Participants 7, 8 and 9 expressed concern about the low number of women in senior positions. Salary grading in the mining industry is alphabetical, meaning the higher the alphabet, the higher the pay. Therefore, their biggest concern was the lack of women in the higher classifications, including the D-band and the E-band. Their responses are as follows.

Participant 7: "Yes, definitely, I really think so. I mean, if you look at our company for example, I do not see any VP up there (E band), even in government I hardly see any women in high positions

Participant 8: "Yes definitely, at the lower level I am not sure if the gap exists, but I know it seems to be getting bigger at the management level."

Participant 9 gave us detailed information about the gender pay gap in the mining industry and within the company. The participant referred to the different levels within the company itself. She explained:

"There is a gender pay gap. There are many, for example in [the company], how many women are at the D level, right? How many women are at the E level? I do not even want to go further into C2. How many are there? A small number compared to their male colleagues. We know they have been cut in a male-dominated profession, but still. The pay is also different from my male colleagues. Right. There is a big pay gap."

Theme 2: Gender Segregation

According to the concept of gender segregation, men perform certain activities while women perform others. In order to find out whether participants thought there was gender segregation in the workplace and to understand which gender was treated more fairly, participants were asked questions about this issue. Only three participants acknowledged gender segregation in the organisation; their responses are as follows:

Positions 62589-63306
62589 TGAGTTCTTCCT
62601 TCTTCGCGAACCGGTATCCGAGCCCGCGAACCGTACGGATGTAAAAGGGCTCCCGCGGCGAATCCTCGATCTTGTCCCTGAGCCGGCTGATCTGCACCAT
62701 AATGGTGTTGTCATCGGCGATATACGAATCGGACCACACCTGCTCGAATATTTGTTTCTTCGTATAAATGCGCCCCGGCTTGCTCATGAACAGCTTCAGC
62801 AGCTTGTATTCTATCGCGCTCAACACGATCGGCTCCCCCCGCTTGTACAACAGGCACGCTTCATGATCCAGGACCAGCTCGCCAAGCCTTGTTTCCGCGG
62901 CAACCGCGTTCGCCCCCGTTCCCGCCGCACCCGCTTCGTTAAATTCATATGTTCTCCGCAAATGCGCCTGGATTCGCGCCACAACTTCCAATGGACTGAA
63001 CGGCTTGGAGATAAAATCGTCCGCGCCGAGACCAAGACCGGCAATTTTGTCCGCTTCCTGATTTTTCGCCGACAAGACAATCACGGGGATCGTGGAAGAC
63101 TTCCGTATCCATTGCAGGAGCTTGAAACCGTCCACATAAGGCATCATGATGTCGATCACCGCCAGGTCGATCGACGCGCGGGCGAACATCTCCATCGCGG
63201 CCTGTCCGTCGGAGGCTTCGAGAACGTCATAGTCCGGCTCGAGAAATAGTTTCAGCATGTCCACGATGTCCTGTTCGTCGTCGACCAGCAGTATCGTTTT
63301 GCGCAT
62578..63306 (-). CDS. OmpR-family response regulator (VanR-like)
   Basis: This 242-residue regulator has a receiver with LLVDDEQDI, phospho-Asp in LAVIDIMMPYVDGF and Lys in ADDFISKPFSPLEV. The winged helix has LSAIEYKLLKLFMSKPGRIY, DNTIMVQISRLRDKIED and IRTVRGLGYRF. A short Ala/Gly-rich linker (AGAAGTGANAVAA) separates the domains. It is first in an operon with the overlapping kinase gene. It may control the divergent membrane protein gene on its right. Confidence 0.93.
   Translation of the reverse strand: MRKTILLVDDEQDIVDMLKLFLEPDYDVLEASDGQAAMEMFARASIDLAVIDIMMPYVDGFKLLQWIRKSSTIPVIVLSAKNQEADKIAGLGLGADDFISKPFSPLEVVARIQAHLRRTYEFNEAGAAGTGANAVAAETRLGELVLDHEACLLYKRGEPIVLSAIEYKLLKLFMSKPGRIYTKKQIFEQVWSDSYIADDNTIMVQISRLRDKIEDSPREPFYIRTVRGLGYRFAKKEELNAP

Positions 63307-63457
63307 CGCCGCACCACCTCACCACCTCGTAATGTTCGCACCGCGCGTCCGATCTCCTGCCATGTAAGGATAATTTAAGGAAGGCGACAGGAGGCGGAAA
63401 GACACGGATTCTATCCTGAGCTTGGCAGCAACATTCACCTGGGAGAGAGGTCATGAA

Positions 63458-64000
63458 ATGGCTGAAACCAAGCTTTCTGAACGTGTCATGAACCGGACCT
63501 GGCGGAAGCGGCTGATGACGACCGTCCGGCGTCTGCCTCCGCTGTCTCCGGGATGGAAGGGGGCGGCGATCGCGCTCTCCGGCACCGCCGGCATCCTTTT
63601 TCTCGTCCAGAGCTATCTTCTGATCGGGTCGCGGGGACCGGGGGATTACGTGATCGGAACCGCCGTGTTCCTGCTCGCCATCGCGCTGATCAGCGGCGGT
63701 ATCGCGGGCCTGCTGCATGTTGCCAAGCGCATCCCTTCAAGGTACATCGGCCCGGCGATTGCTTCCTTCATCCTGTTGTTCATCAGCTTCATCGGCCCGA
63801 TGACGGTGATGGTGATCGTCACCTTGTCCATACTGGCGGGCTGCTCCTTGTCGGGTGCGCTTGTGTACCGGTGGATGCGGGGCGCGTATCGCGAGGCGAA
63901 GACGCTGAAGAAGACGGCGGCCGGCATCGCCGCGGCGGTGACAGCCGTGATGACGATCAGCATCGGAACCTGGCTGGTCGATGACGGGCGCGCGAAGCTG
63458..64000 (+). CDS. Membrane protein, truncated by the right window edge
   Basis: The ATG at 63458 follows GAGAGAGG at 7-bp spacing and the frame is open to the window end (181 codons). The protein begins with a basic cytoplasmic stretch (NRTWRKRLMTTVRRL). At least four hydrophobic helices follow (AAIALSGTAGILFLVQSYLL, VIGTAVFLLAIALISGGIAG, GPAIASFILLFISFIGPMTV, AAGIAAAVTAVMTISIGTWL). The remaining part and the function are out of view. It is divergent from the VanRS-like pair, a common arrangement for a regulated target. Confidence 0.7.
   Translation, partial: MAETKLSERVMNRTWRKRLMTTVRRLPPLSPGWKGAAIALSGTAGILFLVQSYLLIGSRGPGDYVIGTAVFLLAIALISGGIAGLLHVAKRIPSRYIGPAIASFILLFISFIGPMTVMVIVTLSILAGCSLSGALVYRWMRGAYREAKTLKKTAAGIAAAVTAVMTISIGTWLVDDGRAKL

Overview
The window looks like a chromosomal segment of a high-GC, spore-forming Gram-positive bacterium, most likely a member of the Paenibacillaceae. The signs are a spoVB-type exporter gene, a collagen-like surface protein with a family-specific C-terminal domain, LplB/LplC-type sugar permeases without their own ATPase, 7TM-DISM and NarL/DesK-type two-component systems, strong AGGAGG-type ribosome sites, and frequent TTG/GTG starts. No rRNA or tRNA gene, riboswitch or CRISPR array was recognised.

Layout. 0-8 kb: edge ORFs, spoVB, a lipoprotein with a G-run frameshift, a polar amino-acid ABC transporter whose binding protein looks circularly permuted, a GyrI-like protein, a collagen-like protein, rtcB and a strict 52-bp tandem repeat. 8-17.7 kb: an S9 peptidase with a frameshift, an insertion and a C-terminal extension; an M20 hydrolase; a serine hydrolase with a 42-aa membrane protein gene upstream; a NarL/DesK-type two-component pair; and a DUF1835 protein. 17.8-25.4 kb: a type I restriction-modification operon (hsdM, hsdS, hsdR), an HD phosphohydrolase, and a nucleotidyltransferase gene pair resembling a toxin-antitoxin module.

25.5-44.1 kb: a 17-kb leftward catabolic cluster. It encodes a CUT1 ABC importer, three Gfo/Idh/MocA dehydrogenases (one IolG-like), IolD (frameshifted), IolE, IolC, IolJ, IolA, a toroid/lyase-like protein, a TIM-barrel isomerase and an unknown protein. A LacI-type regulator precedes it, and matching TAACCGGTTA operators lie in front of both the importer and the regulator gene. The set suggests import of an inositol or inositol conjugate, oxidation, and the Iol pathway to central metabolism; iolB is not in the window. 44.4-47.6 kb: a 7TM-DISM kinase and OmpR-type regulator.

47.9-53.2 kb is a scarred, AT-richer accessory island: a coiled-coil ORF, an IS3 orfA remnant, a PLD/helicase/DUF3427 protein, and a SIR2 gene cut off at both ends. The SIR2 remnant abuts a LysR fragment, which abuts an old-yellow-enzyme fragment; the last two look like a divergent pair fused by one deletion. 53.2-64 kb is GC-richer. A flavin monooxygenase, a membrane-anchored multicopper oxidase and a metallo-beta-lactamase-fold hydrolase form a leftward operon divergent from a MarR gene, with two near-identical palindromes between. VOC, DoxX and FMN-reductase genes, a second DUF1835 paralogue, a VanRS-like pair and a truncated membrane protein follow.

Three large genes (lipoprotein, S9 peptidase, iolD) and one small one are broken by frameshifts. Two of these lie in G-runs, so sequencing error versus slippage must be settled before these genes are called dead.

Participant 2 stated that:

"Women are still overlooked, even though there is so much emphasis on women in the mining sector, and even though they say we want to give preference to women, women are still overlooked because we may not have the same years of experience, but our expertise and experience are not taken into consideration. And even when they say we want to give preference to women, women are still overlooked because we may not have the same years of experience but our expertise with the level of experience that we have is not taken into account". She further adds that:

"They will still be stuck in offices, and they will still be stuck in lower positions, and men will still automatically move up. They have tried to identify these women-friendly positions and make sure that we fill them with females."